MYLIFEEVERYDAY, better known as LED, put on a show this past weekend that shocked the hell out of everyone who had the privilege (and wisdom) to attend. The Valley View Casino Center in San Diego, California had its work cut out for it as hundreds of people gathered in and around its perimeter to witness the completely sold out show. The line-up was just slightly out of this world, boasting in alphabetical order: Alesso, 3LAU, Borgore, Crizzly, Crookers, Dyro, GTA, Mat Zo, Morgan Page and Otto Knows. Oh yeah, they all brought their talented asses into the venue and did all but bring the place right down to the floor.
Getting out of the taxi right next to the venue, the streets were pretty rampant with people in all forms of get-down apparel; tutus, kandi, neon colors, sparkling hot pants and fishnet tights were in no sort of shortage, and given the fact that the night air was pretty damn frigid, I give them props for their dedication. Our taxi driver, who after watching two girls in glittering bras race across the parking lot exclaimed, “Oh my God, everyone is crazy out here!” Now take into account the fact that he had a heavy Kenyan accent and maybe you’ll laugh a little, just like we did. He was right, though, everyone was crazy; they had an excellent reason to be: they were about to enter into another world for the next several hours. Wouldn’t you get a little happy-crazy too?
By about 9:30 pm when we arrived, the line to get in was already quite massive, with good vibes washing through the crowd like a vapor. The ground below our feet hummed with the force of the music inside, which created an anticipation that helped take your mind off the cold. Inside, there was the kind of giddy chaos that fuels every great event; the halls surrounding the inner dome echoed the last bits of Dyro’s set while the free spaces crowded with people with their hands up, drinks up and if they had them, masks up too. After quick consideration, my friend and I decided to start at the back and make our way to the front; so, armed with phone and drink in hand, we headed toward the back of the venue right as Otto Knows took to the stage. Up on the platform, we were able to see above the crowd and for the first time, take in the magnitude of what was taking place in front of us. The audience was pretty huge and continuously growing; signature multicolored glowing sabers peppered the room as they waved around in the crowd. Then there were the lights; maybe it was because we were looking at it from the back, or maybe it was just that LED knows exactly how to make someone say “Holy babies everywhere, this is amazing.” Either way, the lights and lasers alone were worth coming for. Add to that the pyrotechnics and you've really got people's attention.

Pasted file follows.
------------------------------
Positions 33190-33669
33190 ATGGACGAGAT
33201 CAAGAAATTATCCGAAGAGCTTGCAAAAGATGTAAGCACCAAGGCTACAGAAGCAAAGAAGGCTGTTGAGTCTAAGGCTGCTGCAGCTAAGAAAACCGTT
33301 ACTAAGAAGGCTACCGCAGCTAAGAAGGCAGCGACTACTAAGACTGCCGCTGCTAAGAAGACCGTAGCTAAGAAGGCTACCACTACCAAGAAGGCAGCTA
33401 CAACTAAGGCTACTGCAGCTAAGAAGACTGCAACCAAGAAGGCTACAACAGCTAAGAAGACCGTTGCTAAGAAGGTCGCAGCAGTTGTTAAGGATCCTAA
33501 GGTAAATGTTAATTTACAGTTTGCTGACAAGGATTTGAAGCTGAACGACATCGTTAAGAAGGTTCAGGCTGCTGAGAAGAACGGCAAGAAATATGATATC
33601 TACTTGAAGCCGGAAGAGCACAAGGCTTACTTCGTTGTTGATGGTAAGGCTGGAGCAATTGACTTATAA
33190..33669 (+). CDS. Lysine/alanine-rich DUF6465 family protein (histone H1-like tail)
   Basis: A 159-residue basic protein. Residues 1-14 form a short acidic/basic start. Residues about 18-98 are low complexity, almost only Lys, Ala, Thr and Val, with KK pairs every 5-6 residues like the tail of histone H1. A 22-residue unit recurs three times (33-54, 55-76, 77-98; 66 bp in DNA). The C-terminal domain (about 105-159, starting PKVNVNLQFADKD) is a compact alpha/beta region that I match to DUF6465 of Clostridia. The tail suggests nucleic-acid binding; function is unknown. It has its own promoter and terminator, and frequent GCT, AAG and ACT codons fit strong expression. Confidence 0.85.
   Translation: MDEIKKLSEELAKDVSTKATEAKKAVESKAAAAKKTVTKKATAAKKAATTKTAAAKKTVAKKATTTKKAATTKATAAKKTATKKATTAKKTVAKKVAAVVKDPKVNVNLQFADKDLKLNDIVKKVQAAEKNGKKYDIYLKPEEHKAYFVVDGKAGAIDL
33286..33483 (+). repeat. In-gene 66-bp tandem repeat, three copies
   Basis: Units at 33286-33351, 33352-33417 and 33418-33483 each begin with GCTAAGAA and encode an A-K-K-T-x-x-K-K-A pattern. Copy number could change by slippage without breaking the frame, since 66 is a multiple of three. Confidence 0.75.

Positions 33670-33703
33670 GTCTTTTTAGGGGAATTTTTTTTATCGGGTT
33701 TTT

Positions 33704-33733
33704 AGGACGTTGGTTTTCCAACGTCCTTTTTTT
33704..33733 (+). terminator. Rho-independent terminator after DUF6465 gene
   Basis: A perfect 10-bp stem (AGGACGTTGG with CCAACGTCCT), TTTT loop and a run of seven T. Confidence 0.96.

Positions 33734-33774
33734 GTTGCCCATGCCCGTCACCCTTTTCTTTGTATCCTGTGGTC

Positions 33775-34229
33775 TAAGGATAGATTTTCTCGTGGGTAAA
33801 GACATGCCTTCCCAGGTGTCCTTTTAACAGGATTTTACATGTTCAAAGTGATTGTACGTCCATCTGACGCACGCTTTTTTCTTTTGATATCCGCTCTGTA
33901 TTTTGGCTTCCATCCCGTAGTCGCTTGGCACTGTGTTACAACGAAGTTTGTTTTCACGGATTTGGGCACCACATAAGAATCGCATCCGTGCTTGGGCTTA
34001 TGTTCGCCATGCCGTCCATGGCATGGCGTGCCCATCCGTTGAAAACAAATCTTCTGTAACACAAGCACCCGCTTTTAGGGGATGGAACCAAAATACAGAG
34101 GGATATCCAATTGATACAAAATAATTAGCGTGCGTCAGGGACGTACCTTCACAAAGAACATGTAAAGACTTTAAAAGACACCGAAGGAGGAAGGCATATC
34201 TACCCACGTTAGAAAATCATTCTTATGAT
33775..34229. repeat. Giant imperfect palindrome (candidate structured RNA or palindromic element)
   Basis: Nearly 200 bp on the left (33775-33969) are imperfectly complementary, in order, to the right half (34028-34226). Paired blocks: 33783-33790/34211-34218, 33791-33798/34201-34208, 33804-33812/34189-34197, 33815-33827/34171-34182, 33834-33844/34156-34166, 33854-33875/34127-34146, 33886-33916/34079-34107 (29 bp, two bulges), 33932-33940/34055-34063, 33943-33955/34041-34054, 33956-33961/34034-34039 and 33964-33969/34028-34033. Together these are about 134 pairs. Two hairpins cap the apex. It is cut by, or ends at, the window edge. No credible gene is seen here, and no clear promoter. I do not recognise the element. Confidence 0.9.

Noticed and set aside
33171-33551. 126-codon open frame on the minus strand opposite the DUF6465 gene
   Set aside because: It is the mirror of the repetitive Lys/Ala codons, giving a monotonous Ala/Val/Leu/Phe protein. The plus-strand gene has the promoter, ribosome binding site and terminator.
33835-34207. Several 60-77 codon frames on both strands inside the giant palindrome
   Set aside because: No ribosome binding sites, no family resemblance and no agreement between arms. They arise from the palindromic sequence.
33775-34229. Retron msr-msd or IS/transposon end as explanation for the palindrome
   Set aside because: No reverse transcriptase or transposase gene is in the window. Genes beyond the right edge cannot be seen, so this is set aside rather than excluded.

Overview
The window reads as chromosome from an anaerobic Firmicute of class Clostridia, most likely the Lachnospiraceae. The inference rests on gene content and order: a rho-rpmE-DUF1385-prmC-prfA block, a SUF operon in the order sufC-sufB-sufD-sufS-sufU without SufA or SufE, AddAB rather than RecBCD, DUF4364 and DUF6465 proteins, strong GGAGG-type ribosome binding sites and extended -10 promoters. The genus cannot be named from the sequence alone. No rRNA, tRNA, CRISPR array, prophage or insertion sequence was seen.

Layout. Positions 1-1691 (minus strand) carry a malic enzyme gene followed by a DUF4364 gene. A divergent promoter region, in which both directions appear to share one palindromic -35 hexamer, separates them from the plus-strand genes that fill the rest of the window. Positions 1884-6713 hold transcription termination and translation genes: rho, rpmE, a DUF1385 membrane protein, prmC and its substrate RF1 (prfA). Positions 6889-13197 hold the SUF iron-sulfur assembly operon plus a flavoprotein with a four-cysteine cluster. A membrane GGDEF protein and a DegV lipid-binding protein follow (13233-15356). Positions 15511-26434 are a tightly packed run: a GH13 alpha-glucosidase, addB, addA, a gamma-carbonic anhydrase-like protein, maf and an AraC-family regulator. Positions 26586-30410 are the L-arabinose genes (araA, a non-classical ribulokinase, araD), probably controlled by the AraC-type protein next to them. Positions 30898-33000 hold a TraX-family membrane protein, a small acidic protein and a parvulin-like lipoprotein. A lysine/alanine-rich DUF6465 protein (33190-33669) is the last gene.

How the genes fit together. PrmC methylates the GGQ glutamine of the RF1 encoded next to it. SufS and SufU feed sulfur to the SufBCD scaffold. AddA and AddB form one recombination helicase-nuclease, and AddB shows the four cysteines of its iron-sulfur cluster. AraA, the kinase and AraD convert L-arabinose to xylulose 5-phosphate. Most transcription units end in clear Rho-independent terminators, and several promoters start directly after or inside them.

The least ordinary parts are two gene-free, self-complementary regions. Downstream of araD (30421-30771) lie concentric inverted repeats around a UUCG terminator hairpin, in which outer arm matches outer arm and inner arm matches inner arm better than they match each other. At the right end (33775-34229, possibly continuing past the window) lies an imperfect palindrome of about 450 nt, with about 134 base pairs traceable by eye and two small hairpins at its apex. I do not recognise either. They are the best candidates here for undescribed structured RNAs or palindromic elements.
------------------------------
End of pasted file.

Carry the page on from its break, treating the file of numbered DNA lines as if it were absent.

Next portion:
After spending an ample amount of time surveying the venue in its entirety, my friend and I headed back stage to get a look at all the action from the hot spot. Otto Knows was still doing his thing up on deck, with photographers and videographers alike snapping pictures and recording all the moments, so they were more than ready when he dropped his famous “Million Voices” on the crowd and the place went crazy. It was a gem of a moment, because from what I could see, everyone was smiling. Of course (in my opinion) it’s slightly hard not to smile when "Million Voices" comes on, given that the song has been used to encompass almost every great EDM moment since it was created, but that is beside the point. We left the backstage area to go and retrieve one of our lost friends a short time later just as 3LAU came onstage. As had to have been expected at some point that night, 3LAU dropped the ever-famous “Harlem Shake,” and you can imagine how that went down; if anyone had been holding back some odd article of clothing or accessory they had brought in with them, they weren’t anymore. Nope, all that and some inflatable wales went above heads as soon as that little number came on.